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pp. 157-181

Most U.S. naval officers during the New Era (1921–33) would have agreed with Henry Steele Commager and Richard Morris’s description of the period as one of “crisis and failure” and of the character of the Republican administrations as “pervasively negative.”1 The technological basis of the naval profession—the battleship—was threatened by aviation, international treaty, and the...

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8. War and a Shifting Technological Paradigm: Fast Task Forces and “Three-Plane” Warfare

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pp. 182-210

During the 1930s, naval aviation developed beyond the technological ceiling predicted in 1924. Yet the technological basis for an effective presumptive anomaly to challenge the dominant battleship technological paradigm did not exist until the end of the decade. The advances in naval aviation during the 1920s resulted in early elucidations of an aviation presumptive anomaly bolstered by the empirical...

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9. Castles of Steel: Technological Change and the Modern Navy

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pp. 211-241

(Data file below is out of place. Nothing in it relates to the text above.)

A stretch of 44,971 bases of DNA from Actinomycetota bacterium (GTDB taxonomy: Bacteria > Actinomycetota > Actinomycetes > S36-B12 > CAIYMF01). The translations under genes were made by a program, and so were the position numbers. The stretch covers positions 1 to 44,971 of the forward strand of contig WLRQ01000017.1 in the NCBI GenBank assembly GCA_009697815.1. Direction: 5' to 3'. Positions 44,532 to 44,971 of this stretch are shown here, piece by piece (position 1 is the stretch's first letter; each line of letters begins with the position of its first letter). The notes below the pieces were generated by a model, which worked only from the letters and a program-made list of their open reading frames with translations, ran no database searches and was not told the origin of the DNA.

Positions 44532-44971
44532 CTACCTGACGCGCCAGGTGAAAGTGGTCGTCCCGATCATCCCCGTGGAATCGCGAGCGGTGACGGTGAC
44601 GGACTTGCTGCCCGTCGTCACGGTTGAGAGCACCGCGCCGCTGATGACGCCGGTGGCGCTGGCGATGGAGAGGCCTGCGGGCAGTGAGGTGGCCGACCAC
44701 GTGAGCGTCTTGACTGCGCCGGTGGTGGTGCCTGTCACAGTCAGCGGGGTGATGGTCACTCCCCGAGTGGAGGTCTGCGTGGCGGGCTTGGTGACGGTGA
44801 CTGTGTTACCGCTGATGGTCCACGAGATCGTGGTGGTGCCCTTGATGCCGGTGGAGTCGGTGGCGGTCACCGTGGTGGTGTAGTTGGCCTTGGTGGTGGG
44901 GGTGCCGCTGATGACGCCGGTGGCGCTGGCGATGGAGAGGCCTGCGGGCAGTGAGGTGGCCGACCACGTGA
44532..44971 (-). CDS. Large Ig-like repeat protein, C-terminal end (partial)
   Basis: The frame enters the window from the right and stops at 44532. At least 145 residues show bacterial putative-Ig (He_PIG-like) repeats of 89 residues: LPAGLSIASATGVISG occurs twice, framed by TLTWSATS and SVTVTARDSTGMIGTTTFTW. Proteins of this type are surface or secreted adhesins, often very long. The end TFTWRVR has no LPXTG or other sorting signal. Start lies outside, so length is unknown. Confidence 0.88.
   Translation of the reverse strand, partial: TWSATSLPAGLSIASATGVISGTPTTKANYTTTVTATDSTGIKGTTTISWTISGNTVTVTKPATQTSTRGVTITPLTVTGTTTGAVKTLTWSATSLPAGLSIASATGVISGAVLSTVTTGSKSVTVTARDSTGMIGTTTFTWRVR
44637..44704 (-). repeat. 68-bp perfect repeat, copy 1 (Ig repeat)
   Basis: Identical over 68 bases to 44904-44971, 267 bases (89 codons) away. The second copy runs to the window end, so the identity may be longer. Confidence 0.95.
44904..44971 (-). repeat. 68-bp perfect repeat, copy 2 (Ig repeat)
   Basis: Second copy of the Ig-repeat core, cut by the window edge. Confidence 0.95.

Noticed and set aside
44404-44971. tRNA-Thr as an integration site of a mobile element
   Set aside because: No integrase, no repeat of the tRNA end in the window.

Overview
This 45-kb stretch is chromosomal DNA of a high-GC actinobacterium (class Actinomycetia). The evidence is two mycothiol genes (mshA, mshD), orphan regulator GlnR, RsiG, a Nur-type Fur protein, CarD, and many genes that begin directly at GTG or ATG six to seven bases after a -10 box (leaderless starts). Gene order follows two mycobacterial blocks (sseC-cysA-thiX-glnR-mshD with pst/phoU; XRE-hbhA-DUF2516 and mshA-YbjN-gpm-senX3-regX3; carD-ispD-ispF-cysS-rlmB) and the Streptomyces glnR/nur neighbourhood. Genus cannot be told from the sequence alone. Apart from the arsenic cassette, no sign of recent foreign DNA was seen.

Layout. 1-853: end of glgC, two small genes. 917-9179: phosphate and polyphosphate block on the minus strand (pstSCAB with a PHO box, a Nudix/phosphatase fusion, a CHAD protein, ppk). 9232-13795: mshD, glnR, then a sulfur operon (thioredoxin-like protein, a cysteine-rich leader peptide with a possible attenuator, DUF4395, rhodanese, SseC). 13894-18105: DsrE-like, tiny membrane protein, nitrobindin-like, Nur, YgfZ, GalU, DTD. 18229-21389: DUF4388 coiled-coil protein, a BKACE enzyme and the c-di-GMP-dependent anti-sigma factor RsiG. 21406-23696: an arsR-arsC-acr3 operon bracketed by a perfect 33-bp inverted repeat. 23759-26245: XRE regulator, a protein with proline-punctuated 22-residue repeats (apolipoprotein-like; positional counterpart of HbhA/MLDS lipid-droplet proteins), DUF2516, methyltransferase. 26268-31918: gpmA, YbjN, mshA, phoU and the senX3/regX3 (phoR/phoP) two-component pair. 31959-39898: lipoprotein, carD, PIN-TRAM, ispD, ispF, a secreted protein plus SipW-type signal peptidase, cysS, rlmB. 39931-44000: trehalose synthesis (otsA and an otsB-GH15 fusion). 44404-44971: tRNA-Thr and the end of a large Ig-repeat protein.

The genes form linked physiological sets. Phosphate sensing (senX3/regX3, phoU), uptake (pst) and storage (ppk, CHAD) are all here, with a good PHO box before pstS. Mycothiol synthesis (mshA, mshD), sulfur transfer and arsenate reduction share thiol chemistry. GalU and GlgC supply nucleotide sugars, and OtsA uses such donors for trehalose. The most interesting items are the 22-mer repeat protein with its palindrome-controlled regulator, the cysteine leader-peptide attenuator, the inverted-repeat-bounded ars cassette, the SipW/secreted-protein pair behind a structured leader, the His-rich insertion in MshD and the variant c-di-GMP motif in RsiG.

In 1494 Charles VIII of France invaded the Italian peninsula to pursue his claim to Naples. The mobile cannon he brought quickly reduced a castle in eight hours that had previously withstood a siege of seven years.1 Charles’s actions threatened the foundation of contemporary warrior society and marked a nascent shift in the European way of war. European leaders were not about to abandon castles constructed at great cost to defend cities, towns, and strategic...


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pp. 243-318

Note on Sources

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pp. 319-324


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pp. 325-333

E-ISBN-13: 9780801872853
E-ISBN-10: 0801872855
Print-ISBN-13: 9780801898181
Print-ISBN-10: 0801898188

Page Count: 352
Illustrations: 18 halftones
Publication Year: 2000

Series Title: Johns Hopkins Studies in the History of Technology